On average, lupine beans have 1/6 of the calories, by weight than those found on other appetizers like peanuts or chips.
Nearly 2500 years ago, Hippocrates, the father of medicine, recommended eating lupine beans to prevent digestive problems because they were richer in fiber than oats and wheat. It also prevents liver disease.
Lupine beans, especially whole or ground seed, also help regulate blood sugar levels and lower blood cholesterol levels. It also has emollient, diuretic and healing properties, which stimulates cell renewal and favors skin regeneration.
The medicinal use of lupine seeds should be prescribed by a healthcare professional.
Lupine beans nutrition facts
Given their high protein value, legumes have been a part of our diet for centuries. Dried lupine has a protein content of around 30 g (per 100 g).
This high protein content made it one of the key foods in the Mediterranean.
- Not only it is rich in protein, it also is a source of potassium;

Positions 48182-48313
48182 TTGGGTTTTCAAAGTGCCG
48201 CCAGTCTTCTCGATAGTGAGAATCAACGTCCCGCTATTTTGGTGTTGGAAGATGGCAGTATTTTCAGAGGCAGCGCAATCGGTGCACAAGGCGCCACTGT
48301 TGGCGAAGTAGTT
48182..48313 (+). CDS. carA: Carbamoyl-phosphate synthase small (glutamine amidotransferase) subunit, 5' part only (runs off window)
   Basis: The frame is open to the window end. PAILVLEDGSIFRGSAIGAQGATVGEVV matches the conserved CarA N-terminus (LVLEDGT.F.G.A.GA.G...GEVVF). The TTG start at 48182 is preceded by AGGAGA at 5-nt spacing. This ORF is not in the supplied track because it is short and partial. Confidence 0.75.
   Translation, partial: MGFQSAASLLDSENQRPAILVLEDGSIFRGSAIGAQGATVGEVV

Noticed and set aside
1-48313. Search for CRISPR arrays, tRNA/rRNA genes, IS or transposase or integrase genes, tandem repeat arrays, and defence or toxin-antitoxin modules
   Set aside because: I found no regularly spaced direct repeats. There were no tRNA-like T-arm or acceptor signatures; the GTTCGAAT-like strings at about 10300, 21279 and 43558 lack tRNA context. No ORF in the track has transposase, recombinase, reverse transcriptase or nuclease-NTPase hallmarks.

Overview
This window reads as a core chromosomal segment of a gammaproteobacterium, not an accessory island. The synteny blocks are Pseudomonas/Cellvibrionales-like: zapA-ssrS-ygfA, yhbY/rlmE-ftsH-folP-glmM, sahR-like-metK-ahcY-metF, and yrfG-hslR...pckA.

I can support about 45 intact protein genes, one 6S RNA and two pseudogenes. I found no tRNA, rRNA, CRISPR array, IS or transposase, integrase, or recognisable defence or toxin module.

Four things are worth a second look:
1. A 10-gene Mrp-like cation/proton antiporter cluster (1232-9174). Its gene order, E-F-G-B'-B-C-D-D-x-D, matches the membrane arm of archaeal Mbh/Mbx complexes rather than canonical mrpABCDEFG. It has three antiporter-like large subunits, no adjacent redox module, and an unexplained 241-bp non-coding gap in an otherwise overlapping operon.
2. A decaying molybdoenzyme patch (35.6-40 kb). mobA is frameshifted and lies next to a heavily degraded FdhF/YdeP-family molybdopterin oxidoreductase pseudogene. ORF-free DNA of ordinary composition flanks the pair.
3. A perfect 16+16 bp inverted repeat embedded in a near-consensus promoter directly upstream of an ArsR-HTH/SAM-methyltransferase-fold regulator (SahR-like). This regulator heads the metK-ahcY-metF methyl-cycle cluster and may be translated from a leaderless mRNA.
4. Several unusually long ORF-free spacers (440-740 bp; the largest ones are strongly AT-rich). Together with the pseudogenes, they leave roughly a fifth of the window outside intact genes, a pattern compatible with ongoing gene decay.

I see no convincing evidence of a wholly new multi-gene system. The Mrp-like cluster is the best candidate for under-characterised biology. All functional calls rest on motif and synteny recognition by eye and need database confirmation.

- It has three times more protein and two times more phosphorus than cow milk;
- It is rich in calcium, E and B complex vitamins, unsaturated fatty acids (omega 3 and 6), iron and fibers.
On average, the nutritional composition per 100 g of boiled and cooked lupine is:
- 93 Kcal (energy value);
- 9.1 g of fiber;
- 9.1 g of protein;
- 1 g of carbohydrates.
Ever wondered why we can only find boiled and cured in brine lupine beans? Without this, they would be extremely toxic due to the alkaloids present in its composition, which can be harmful, particularly to the nervous system.
When harvested, dried lupine beans are not edible. If ingested raw, they can cause nausea, vomiting, dizziness, abdominal pain, dry mucous membranes, hypotension, urinary retention and tachycardia.
Too much salt?
The amount of salt used to preserve can be reduced by:
- washing the lupine beans with running water or soaking them in water before eating;
- using aromatic herbs or other forms of seasoning as a preservation method.